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Branagh returns as Poirot in horror-tinged mystery 'A Haunting in Venice'

Kenneth Branagh as Hercule Poirot in 20th Century Studios' A HAUNTING IN VENICE. Photo courtesy of 20th Century Studios. © 2023 20th Century Studios. All Rights Reserved.
Kenneth Branagh as Hercule Poirot in 20th Century Studios' A HAUNTING IN VENICE. Photo courtesy of 20th Century Studios. © 2023 20th Century Studios. All Rights Reserved.
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A Haunting in Venice
3.5 out of 5 Stars
Kenneth Branagh
Writers: Michael Green, Agatha Christie
Starring: Kenneth Branagh, Michelle Yeoh, Jamie Dornan, Tina Fey
Genre: Mystery, horror
Rated: PG-13 for some strong violence, disturbing images and thematic elements

Studio Synopsis: Set in eerie, post-World War II Venice on All Hallows’ Eve, “A Haunting in Venice” is a terrifying mystery featuring the return of the celebrated sleuth, Hercule Poirot. Now retired and living in self-imposed exile in the world’s most glamorous city, Poirot reluctantly attends a séance at a decaying, haunted palazzo. When one of the guests is murdered, the detective is thrust into a sinister world of shadows and secrets.

Review: Based on Agatha Christie’s “Hallowe’en Party,” “A Haunting in Venice” sees Kenneth Branagh return as Hercule Poirot for the third time. Having not read Christie’s novel, I can’t exactly comment on how accurate the adaptation is. From what I can glean from the book’s synopsis, the plot and location of the stories is radically different. The themes and supernatural elements do, however, line up.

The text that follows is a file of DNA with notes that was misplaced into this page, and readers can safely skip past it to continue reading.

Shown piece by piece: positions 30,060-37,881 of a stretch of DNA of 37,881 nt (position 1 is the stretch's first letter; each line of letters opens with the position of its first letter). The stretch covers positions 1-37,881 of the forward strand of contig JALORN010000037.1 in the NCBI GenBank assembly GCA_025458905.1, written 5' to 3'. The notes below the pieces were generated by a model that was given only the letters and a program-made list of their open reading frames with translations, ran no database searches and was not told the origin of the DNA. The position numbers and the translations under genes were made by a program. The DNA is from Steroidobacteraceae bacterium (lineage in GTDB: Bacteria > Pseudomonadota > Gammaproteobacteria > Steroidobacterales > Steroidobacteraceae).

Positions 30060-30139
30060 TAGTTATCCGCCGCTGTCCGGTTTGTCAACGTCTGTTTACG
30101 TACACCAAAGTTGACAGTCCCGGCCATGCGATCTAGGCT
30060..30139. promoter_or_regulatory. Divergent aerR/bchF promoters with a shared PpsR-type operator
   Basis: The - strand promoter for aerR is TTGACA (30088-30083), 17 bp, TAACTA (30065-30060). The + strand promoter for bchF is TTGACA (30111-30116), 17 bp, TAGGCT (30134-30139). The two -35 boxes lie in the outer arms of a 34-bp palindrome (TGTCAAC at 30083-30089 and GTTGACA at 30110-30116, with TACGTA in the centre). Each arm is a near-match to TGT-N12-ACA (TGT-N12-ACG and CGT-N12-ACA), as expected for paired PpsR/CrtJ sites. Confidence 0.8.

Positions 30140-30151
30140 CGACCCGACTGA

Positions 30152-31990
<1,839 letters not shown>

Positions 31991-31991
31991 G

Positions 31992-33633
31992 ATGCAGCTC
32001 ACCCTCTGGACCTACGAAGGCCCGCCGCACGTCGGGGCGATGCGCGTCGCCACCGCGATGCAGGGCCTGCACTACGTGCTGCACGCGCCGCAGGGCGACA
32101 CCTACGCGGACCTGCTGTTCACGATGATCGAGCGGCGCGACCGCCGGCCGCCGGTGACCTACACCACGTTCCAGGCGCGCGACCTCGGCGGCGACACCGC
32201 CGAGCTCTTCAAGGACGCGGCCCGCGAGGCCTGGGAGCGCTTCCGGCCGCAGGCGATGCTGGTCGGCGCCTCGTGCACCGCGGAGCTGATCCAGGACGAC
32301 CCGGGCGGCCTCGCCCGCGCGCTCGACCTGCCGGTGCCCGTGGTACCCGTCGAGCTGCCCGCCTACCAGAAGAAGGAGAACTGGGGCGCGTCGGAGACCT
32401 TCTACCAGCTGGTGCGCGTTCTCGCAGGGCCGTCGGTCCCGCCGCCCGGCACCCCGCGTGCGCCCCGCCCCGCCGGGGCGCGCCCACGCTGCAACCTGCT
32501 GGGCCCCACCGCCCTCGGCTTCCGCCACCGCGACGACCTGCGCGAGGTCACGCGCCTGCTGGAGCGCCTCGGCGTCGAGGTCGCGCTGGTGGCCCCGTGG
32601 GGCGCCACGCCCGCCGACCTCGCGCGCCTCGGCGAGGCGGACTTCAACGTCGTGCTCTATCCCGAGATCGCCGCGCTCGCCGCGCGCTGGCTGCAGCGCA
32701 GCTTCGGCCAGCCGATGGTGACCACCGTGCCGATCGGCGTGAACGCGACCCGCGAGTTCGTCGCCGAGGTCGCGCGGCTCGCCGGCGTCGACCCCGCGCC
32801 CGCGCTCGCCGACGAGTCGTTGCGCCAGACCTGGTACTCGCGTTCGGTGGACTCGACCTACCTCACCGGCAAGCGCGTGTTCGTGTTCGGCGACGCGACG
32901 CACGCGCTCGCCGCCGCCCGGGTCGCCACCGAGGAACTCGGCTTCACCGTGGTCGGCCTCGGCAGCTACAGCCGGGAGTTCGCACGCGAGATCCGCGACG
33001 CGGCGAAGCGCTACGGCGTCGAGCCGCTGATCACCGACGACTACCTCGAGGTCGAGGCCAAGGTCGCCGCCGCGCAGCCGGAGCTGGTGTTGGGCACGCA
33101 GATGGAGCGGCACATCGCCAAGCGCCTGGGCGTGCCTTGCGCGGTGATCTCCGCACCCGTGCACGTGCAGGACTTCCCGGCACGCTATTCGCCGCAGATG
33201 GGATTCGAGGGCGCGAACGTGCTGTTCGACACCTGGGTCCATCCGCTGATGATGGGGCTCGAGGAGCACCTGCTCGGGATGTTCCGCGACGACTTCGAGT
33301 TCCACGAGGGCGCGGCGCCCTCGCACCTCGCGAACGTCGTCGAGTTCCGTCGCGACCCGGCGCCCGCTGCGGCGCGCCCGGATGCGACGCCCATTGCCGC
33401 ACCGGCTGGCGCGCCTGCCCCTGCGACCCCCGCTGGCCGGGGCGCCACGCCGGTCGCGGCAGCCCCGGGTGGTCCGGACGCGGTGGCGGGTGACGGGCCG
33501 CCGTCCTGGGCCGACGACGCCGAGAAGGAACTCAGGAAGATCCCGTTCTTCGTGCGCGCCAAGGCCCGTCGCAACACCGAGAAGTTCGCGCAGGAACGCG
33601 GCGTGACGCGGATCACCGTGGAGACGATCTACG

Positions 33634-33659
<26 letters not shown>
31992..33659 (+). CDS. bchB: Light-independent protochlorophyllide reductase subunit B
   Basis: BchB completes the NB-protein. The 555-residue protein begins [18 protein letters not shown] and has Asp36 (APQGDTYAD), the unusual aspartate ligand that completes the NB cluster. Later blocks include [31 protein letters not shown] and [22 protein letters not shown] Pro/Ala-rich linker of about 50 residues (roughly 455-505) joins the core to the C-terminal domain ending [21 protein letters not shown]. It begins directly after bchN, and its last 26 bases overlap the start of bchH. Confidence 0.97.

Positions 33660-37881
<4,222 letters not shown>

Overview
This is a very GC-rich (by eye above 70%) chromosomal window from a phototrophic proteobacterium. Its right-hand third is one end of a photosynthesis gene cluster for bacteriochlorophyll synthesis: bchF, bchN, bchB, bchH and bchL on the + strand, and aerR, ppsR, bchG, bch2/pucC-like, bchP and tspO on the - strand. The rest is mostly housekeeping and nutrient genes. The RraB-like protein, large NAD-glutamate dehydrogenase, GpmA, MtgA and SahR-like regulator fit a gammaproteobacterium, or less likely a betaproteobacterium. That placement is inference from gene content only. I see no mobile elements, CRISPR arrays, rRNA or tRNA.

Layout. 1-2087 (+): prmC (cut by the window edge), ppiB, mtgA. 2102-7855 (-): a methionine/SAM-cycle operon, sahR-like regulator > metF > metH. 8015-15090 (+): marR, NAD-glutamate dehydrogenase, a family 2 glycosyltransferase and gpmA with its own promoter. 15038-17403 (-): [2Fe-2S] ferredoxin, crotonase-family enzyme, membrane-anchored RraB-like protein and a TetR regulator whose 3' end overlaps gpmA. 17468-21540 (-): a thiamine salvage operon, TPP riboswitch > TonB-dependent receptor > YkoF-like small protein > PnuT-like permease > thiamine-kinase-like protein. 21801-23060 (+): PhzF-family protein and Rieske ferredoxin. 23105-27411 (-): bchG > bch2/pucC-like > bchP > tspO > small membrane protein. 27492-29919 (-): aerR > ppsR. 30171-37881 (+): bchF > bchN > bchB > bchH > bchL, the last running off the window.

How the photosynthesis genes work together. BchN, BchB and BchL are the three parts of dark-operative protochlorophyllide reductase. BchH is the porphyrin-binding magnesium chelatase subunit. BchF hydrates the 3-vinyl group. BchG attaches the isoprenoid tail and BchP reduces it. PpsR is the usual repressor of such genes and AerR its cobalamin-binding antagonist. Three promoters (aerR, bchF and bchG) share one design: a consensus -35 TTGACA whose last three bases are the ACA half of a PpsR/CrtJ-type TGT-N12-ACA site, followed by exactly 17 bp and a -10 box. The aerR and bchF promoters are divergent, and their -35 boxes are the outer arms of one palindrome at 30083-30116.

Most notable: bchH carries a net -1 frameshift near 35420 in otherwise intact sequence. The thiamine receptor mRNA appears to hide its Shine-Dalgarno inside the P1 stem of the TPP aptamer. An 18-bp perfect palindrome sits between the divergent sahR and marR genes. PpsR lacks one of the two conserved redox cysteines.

As you might expect, “A Haunting in Venice” is predominantly a standard Christie story that sees Poirot soaking in the minute details of a crime scene for the better part of the narrative only to reveal the identity of a murderer (or murderers) in a grand speech. Where the film differs is its use of horror tropes from 1960s and 1970s cinema. It is essentially a haunted house narrative with a protagonist, Poirot, who doesn’t believe in ghosts.

The film is shot in a way that purposefully keeps the audience off balance. The shots are filmed from slightly too high or too low of an angle. The use of shadow, light, and color (or lack of) helps to create a fantastic atmosphere. Venice, its canals, and a massive storm also help to establish a sense of isolation that you wouldn’t normally feel in a major metropolis.

The performances are solid. Branagh is fantastic, as is Michelle Yeoh as Mrs. Reynolds, a medium who attempts to connect with the dead child of Rowena Drake (played by the often-overlooked Kelly Reilly). Jamie Dornan is unrecognizable as Dr, Leslie Ferrier in the best of ways. Yes, Tina Fey’s Ariadne Oliver, a novelist who believes she is responsible for Poirot’s fame, is a bit grating. She’s intended to be.

There’s a lot to like in “A Haunting in Venice,” my only complaints would be that I was able to figure out the murderer before the investigation even began and that Leopold Ferrier (Jude Hill), an incredibly intelligent and observant young boy, isn’t given a moment to be a child. He’s more of an adult than those who are around him. He does at least demonstrate a lack of judgement. It’s not quite enough for me.

More good than bad. If you’re tempted to see “A Haunting in Venice,” go ahead and just give in.

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